Nate Hegyi

Reporter

Nate Hegyi is a reporter with the Mountain West News Bureau based at Yellowstone Public Radio. He earned an M.A. in Environmental Science and Natural Resource Journalism in 2016 and interned at NPR’s Morning Edition in 2014. In a prior life, he toured around the country in a band, lived in Texas for a spell, and once tried unsuccessfully to fly fish.

Ways to Connect

A recent aerial survey revealed there are only three wild caribou left in the contiguous United States. Biologists say the chances to save them are slim, but an international recovery team is still trying.

Before the 19th century, thousands of woodland caribou ranged from Washington to New England. But then those herds were decimated by overhunting, logging and broken-up habitat.

Now you can count the number of wild caribou left in the Lower 48 on one hand. They live in the Selkirk Mountains of northern Idaho.

Yellowstone
Nate Hegyi / Yellowstone Public Radio

Now that a National Parks entrance fee hike is on hold, competing legislation is floating through Congress that would permanently pay for the multi-billion dollar maintenance backlog using federal mineral revenues.

Briana Lamb posts a status update on Facebook at the state capitol in Helena, Montana.
Nate Hegyi / Yellowstone Public Radio

Mark Zuckerberg is on the hot seat this week. He’s testifying in front of Congress about Facebook user profiles being mined without permission.  

The data breach prompted a “Delete Facebook” movement that hasn’t really gained any traction.

That’s especially true in the Native American community, where Facebook is much more than sharing cat videos or keeping in touch with friends and family.  

Extreme fires, flash droughts, and fast-melting snowpacks are all predicted in the state's first ever climate assessment, which is slated for release on September 20th.
U.S. Bureau of Land Management

The omnibus spending bill passed by Congress last month earmarked billions of dollars for fighting wildfires.  Many conservationists and politicians celebrated that change.

But the legislation also rolls rolls back some environmental protections and that has split the conservation community.

Coal
Kym Farnik / Flickr

Over the past decade, the market for Mountain West coal has cooled. Renewables and natural gas in the U.S. are cheaper, stocks are tumbling and some coal companies are even teetering on the edge of bankruptcy.

oil well
Montana Public Radio

A federal judge has ruled the federal government can’t ignore climate change when considering new fossil fuel leases in Montana and Wyoming.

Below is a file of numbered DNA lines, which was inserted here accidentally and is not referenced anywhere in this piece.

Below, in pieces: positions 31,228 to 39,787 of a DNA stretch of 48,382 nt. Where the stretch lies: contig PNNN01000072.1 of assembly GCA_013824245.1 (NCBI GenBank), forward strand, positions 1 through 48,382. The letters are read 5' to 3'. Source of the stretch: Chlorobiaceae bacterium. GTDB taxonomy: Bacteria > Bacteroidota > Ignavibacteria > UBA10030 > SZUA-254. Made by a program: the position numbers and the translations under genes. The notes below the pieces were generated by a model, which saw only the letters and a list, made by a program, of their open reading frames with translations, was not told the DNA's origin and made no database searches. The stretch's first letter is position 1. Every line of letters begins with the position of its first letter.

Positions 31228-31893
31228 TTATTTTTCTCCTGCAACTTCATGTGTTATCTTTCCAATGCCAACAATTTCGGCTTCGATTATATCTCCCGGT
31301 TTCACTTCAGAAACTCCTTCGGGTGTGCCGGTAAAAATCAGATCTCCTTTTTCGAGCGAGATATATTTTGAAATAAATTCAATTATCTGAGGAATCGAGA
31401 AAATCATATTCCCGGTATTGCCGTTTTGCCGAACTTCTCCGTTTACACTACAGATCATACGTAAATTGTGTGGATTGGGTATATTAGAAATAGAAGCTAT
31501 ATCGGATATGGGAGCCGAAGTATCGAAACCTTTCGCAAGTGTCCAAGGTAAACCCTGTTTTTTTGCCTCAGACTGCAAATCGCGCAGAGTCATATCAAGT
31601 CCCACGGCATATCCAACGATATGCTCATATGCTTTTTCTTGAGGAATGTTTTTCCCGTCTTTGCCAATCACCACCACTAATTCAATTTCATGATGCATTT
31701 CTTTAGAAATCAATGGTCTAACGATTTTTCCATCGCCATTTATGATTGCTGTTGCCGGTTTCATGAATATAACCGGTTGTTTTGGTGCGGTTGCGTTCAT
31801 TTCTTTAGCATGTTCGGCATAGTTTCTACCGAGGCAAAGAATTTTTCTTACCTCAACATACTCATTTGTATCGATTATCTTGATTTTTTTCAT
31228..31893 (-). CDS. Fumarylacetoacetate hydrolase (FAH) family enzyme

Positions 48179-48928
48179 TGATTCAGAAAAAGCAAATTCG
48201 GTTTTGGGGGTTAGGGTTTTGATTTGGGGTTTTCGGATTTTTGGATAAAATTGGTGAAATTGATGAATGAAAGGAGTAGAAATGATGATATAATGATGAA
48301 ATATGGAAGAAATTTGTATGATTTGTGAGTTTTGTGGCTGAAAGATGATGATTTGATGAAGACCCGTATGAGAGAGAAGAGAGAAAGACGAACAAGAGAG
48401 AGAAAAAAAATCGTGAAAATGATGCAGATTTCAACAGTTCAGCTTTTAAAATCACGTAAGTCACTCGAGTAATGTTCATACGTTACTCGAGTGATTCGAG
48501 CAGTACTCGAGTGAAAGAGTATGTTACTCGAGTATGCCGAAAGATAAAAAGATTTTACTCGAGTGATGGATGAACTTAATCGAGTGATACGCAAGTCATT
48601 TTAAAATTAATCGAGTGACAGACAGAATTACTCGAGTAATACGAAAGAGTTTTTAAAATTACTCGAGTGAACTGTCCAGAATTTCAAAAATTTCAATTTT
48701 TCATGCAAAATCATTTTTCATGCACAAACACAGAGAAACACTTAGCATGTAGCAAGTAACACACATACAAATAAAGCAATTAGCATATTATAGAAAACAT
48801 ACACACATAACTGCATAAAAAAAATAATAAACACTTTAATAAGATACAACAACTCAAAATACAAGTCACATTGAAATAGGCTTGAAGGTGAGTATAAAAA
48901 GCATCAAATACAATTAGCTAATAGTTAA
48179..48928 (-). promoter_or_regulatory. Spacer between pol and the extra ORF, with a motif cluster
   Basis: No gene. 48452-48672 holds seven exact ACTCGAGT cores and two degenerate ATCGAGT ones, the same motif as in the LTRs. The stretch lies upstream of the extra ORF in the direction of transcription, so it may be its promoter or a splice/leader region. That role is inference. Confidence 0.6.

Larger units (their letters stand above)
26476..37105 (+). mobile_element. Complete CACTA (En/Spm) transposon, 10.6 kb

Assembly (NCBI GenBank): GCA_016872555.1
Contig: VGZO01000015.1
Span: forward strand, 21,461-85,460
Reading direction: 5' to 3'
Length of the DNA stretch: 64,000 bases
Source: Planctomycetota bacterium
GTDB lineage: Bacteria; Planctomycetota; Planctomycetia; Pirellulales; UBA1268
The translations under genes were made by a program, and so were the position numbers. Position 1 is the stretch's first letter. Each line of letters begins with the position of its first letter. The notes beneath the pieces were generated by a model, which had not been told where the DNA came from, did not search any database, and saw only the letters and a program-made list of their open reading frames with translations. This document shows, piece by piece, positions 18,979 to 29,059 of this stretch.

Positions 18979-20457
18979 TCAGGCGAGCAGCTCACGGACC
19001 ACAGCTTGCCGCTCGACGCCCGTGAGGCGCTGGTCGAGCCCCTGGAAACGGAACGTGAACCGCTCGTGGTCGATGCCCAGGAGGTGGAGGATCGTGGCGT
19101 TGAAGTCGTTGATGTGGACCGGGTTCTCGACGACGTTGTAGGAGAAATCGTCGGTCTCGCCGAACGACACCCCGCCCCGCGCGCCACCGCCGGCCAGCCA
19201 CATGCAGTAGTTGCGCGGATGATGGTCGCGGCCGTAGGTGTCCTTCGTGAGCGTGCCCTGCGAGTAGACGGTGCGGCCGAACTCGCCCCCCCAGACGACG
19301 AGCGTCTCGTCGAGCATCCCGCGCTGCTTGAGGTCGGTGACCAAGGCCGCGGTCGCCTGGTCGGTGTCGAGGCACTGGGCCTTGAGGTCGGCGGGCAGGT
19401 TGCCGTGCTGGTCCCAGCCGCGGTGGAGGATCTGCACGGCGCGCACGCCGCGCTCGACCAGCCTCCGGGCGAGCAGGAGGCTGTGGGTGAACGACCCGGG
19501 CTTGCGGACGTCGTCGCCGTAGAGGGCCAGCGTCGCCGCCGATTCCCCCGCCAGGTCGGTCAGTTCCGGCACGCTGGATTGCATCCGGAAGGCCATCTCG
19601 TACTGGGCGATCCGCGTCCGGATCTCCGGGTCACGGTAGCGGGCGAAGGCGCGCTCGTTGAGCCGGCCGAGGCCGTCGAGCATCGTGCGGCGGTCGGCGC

18-year-old Joey Chester, a College Republican at Montana State University, is slated to speak at the rally on Saturday.
Gordon Calhoun / courtesy of Joey Chester

Hundreds of thousands of students are calling for stricter gun control measures at “March For Our Lives” rallies across the country on Saturday. But in Mountain West states like Idaho, Utah and Montana, counter-protestors are organizing pro-gun rallies. 

States in the Mountain West sell everything from beef to computer parts to China.
J. Stephen Conn / Flickr

Ranchers and farmers in the Mountain West ship a lot of products overseas to China. Now the Trump administration is expected to hit China with $60 billion dollars worth of annual tariffs.

Last year China opened its doors to U.S. beef for the first time in more than a decade.

Montana ranchers jumped at the opportunity. They signed a multi-million dollar deal with a large Chinese company to sell beef.

George Haynes, an economist with Montana State University, wonders what the retaliation is going to be if the Trump administration slaps these tariffs on China.

Study co-author Philip Higuera holding a burn severity map near Lolo, Montana.
Nate Hegyi / Mountain West News Bureau

I’m marching through a stand of blackened, towering pine trees with fire ecologist Philip Higuera. He stops and sniffs the air.

“We can smell the charcoal here,” he says. “You smell that?”

Higuera is a low-key guy with a trimmed beard and sporty sunglasses. But when I ask him whether the massive wildfire that raced across Lolo Peak in Montana last summer was bad, he corrects my choice of words. 

Bison
Yellowstone National Park

This week, Yellowstone National Park officials arrested two animal rights activists who were protesting a controversial, annual slaughter of some of the last free-roaming bison in the world. 

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